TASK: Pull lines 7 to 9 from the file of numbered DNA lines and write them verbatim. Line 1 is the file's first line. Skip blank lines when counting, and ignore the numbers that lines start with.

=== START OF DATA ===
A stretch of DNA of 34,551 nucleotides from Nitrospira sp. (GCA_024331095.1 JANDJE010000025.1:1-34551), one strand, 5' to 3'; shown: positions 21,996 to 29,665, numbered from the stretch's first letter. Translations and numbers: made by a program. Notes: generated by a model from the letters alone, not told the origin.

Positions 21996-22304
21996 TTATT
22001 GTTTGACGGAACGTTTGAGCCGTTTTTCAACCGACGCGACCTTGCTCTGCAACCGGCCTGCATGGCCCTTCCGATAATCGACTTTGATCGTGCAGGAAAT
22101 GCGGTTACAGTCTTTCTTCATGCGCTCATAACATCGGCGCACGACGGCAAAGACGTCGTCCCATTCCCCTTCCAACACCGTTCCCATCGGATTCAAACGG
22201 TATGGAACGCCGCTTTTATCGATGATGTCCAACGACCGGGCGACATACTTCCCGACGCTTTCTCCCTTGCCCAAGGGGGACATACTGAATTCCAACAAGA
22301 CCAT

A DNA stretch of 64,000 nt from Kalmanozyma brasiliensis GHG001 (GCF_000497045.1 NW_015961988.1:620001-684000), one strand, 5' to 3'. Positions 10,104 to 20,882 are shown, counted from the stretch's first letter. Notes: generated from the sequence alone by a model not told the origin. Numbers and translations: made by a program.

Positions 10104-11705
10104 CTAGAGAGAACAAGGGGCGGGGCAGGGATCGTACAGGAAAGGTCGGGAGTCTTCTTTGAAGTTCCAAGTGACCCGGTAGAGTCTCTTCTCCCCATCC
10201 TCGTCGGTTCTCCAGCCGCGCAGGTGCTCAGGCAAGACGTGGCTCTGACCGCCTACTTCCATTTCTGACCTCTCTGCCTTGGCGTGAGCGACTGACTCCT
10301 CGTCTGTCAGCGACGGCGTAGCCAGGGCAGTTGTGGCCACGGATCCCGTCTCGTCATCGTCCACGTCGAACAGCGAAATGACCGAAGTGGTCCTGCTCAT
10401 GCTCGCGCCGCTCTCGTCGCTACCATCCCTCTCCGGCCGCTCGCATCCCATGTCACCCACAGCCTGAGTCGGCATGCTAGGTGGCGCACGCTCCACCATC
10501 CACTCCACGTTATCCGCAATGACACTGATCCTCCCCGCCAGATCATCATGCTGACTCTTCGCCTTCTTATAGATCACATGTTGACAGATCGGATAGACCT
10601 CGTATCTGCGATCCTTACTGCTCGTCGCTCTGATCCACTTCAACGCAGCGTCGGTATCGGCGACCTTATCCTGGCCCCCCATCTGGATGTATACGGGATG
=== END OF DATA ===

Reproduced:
22301 CCAT

A DNA stretch of 64,000 nt from Kalmanozyma brasiliensis GHG001 (GCF_000497045.1 NW_015961988.1:620001-684000), one strand, 5' to 3'. Positions 10,104 to 20,882 are shown, counted from the stretch's first letter. Notes: generated from the sequence alone by a model not told the origin. Numbers and translations: made by a program.

Positions 10104-11705